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Capitalist Crisis

THE UNIVERSITY OF FINANCE

Business and management theorists have so far responded to the financial crisis by centring on the notion of finance as an object of study. The inference here has been that the responsibility for the crisis lies with the flaws of individual managers, and, consequentially, that a sprinkling of Business Ethics (Wayne, 2009) and/or Critique (Currie et al, 2010) to the MBA curriculum is a suitable panacea for the recent excesses. From this we get the characterisation of the crisis as a product of individual misbehaviours in the financial sector: a regression onto the already decisively discredited “bad apple” thesis (e.g. Bakan, 2005). A different but related set of responses has sought to de-emphasize this traditional role of the business school as handmaiden to capitalism and thereby widen the curriculum to include politics, philosophy and cultural studies (e.g. HBR, 2009; Schmidt, 2008).

The questions raised in this special issue attempt to push the debate within the university in general, and the business school in particular, on from this concern with finance as an object of study and on towards a concern with finance as a condition of study. This focus upon the notion of finance as condition of study considers the various ways in which students and teachers alike have long been induced to view study through a purely financial logic: as surplus value without underlying production, as “knowledge transfer” without work. Within this special issue, our contributors therefore consider not so much how the curriculum might be changed in light of the crisis. Instead, they consider how the very study of finance as a condition of study might itself form the basis for a collective resistance to the ongoing financial conditioning of study.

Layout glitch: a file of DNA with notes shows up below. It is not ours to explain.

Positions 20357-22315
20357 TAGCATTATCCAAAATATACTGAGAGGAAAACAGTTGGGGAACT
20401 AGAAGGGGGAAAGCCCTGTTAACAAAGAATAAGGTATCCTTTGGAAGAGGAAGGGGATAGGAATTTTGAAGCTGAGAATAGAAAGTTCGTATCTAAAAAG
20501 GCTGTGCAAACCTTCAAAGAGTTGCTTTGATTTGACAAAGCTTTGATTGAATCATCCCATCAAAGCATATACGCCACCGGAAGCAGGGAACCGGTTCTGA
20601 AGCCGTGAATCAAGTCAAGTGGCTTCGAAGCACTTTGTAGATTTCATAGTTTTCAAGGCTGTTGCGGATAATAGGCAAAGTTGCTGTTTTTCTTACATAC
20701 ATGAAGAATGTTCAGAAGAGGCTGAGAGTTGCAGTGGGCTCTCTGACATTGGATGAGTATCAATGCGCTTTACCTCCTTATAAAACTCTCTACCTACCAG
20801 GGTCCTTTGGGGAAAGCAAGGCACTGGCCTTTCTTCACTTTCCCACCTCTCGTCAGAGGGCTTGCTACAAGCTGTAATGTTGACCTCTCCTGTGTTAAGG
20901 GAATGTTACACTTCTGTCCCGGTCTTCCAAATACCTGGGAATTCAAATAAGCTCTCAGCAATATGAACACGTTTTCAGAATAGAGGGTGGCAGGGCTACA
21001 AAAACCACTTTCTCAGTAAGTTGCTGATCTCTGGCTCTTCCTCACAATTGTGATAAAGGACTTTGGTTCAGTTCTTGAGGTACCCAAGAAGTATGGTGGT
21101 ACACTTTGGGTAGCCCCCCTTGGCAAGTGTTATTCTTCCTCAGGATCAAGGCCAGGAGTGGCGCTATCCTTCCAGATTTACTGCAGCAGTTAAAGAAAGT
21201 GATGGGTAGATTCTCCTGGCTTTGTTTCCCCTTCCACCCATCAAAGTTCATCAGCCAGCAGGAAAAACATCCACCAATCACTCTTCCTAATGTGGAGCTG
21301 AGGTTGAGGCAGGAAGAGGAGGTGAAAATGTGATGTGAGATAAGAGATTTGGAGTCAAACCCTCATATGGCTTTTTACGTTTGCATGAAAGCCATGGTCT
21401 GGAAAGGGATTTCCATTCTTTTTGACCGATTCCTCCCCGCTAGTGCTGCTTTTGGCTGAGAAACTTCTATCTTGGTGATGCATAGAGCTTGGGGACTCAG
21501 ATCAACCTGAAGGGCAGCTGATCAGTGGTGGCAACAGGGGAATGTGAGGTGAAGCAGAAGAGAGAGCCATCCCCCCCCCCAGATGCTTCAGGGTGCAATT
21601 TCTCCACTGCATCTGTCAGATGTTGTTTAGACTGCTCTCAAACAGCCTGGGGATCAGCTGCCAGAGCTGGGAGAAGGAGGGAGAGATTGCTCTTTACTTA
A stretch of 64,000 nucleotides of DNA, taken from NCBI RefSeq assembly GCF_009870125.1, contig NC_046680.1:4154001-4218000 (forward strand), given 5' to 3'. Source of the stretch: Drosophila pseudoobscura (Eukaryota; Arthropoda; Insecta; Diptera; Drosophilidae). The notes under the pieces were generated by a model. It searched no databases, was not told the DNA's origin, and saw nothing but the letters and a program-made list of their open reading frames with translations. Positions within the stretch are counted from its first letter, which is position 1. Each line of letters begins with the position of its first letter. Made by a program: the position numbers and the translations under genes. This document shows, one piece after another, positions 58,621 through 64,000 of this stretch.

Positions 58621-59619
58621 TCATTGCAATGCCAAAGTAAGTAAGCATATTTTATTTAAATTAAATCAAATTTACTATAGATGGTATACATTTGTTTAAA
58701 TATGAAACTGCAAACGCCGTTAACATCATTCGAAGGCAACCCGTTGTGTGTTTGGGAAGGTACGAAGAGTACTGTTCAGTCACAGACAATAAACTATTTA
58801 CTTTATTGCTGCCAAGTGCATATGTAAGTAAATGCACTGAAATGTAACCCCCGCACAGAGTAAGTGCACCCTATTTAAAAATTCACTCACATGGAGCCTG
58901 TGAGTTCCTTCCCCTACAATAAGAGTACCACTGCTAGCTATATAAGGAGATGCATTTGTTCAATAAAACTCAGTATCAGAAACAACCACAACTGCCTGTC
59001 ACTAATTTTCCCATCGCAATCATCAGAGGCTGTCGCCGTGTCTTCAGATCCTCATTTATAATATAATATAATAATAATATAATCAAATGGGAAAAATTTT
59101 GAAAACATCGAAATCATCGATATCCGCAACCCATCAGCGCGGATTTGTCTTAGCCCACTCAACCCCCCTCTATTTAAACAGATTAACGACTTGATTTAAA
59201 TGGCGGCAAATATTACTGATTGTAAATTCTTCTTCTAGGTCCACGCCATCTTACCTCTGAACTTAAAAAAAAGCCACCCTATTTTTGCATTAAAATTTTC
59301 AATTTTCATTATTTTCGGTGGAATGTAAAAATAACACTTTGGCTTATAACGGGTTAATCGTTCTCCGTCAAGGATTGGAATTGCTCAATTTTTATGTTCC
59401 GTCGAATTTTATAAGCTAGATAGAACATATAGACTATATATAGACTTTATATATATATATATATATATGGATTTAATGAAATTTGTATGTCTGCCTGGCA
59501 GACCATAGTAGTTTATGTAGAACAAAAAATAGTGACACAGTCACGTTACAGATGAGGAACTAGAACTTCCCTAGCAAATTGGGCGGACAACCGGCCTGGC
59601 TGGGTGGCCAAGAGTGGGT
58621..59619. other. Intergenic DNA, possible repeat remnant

http://www.ephemeraweb.org

Ephemera

Volume 9, Number 4 (November 2009)

Editorial

Armin Beverungen, Stephen Dunne and Casper Hoedemaekers: The University of Finance

Articles:

Morgan Adamson: The Human Capital Strategy

Dick Forslund and Thomas Bay: The Eve of Critical Finance Studies

Ishani Chandrasekara: Why is Finance Critical? A dialogue with a women’s community in Sri Lanka

Talk:
Stefano Harney: Extreme Neo-liberalism: An introduction

Roundtable:

Dick Bryan and Michael Rafferty: Sydney Forum on the financial crisis: an introduction

John Roberts: Faith in the numbers

Randy Martin: Whose crisis is that? Thinking finance otherwise

Martijn Konings: The ups and downs of a liberal conciousness, or, why Paul Krugman should learn to tarry with the negative

Dick Bryan and Michael Rafferty: Homemade Financial Crisis

Melinda Cooper and Angela Mitropoulos: The Household Frontier

Fiona Allon: The Futility of Extrapolation: Reflections on crisis, continuity and culture in the ‘Great Recession’

Reviews:

Elizabeth Johnson and Eli Meyerhoff: Toward a global autonomous university

Francesca Bria: A crisis of finance

Posted here by Glenn Rikowski

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High Finance

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